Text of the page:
There are several treatment options for sleep apnea, according to AADSM experts. It is important to speak with a physician to determine which option is best for you.

The first line of treatment for sleep apnea is continuous positive airway pressure (CPAP) therapy. But according to the AADSM, up to 50 percent of sleep apnea patients do not comply with or tolerate this form of treatment.

“Sleep apnea is traditionally treated with a CPAP machine, which includes a constantly running motor, tubing and a face mask. It’s a great treatment, but it’s not the only option,” said Dr. Bennett. “Many people are surprised to learn that dentists can help treat sleep apnea with an oral appliance, a device similar to an orthodontic retainer, that’s effective, less cumbersome and more discreet.”

Oral appliance therapy uses a small mouth guard-like device worn only during sleep to maintain an open, unobstructed airway, making it a sleeker, more attractive treatment option for many sleep apnea sufferers. An oral appliance prevents the airway from collapsing by supporting the jaw in a forward position. The devices, which are a proven and effective sleep apnea treatment, also come with the perks of being silent, portable and simple to care for. A patient must first be diagnosed with snoring or sleep apnea by a physician. Then a dentist can examine the diagnosed patient and provide a custom-made oral appliance, which is covered by many medical insurance plans.

Additionally, upper airway surgery is a potential treatment for some patients. A detailed examination of the entire upper airway is necessary before your doctor can decide if you are a candidate for surgery.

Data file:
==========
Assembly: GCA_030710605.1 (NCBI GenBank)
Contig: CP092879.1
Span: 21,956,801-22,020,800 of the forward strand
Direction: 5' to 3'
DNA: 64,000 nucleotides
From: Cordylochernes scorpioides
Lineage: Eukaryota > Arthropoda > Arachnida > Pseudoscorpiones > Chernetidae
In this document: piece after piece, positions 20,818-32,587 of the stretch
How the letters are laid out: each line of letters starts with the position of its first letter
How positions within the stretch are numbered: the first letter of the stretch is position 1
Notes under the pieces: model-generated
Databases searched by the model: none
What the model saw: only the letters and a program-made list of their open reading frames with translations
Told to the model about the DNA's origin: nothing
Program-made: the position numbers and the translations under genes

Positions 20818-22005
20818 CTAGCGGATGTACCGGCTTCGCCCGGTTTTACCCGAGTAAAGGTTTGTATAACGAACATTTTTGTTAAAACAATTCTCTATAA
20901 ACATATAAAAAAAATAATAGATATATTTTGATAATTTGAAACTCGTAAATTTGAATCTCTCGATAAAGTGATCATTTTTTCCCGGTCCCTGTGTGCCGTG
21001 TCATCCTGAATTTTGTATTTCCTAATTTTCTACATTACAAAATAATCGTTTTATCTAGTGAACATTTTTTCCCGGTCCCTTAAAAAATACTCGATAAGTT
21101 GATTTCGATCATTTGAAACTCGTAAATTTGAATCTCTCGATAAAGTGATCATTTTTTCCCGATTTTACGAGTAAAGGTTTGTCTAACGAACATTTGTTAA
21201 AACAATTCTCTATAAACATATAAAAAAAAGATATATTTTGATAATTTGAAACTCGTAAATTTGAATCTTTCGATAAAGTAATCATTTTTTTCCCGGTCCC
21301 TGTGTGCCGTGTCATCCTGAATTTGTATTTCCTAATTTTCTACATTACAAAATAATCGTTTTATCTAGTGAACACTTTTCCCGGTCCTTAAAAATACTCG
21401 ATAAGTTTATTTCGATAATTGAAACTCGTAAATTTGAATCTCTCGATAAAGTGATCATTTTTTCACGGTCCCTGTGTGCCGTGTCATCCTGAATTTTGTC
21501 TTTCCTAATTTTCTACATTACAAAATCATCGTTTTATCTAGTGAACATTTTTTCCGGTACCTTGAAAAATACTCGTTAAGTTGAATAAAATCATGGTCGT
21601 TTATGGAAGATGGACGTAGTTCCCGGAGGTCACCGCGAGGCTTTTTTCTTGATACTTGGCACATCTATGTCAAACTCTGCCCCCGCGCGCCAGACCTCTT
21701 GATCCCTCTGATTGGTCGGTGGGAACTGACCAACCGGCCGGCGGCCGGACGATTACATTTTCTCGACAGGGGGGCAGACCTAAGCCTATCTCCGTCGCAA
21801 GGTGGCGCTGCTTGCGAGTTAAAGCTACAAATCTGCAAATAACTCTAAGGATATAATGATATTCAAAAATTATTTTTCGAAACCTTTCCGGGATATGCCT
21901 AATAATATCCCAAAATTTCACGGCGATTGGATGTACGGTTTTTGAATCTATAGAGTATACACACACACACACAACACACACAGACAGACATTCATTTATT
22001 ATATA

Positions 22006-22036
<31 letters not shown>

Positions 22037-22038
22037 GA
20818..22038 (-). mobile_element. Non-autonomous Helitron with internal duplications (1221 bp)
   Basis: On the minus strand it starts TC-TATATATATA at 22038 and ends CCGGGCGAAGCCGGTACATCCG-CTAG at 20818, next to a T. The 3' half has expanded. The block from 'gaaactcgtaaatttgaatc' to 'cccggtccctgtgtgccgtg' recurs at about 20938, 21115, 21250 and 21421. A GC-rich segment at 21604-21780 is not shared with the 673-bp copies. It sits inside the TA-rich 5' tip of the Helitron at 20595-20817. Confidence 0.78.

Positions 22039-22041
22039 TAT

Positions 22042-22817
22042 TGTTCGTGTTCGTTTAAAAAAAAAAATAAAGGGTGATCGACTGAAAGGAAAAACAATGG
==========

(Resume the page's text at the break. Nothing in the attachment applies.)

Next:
If you or your significant other suffers from sleep apnea or loud and frequent snoring, visit www.LocalSleepDentist.com to learn more and find a dentist in your area who can help.

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Beyond the Scale: What you need to know about diabetes risk factors

 

Whether you have diabetes or not, understanding this disease and how it can be controlled can significantly improve your overall health.  PHOTO SOURCE: (c) MichaelJung - Fotolia.com

Whether you have diabetes or not, understanding this disease and how it can be controlled can significantly improve your overall health.
PHOTO SOURCE: (c) MichaelJung – Fotolia.com

(StatePoint) When it comes to Type II diabetes, many only consider weight when examining their risk. Diabetes is complicated however, and risk factors are numerous.

Some of the confusion is potentially reflected in statistics. From 1980 through 2011, the number of Americans with diagnosed diabetes more than tripled, from 5.6 million to 20.9 million, according to the Centers for Disease Control and Prevention, and millions more have prediabetes or are undiagnosed.

On the bright side, cutting-edge research has uncovered strategies for avoiding, controlling and even reversing diabetes.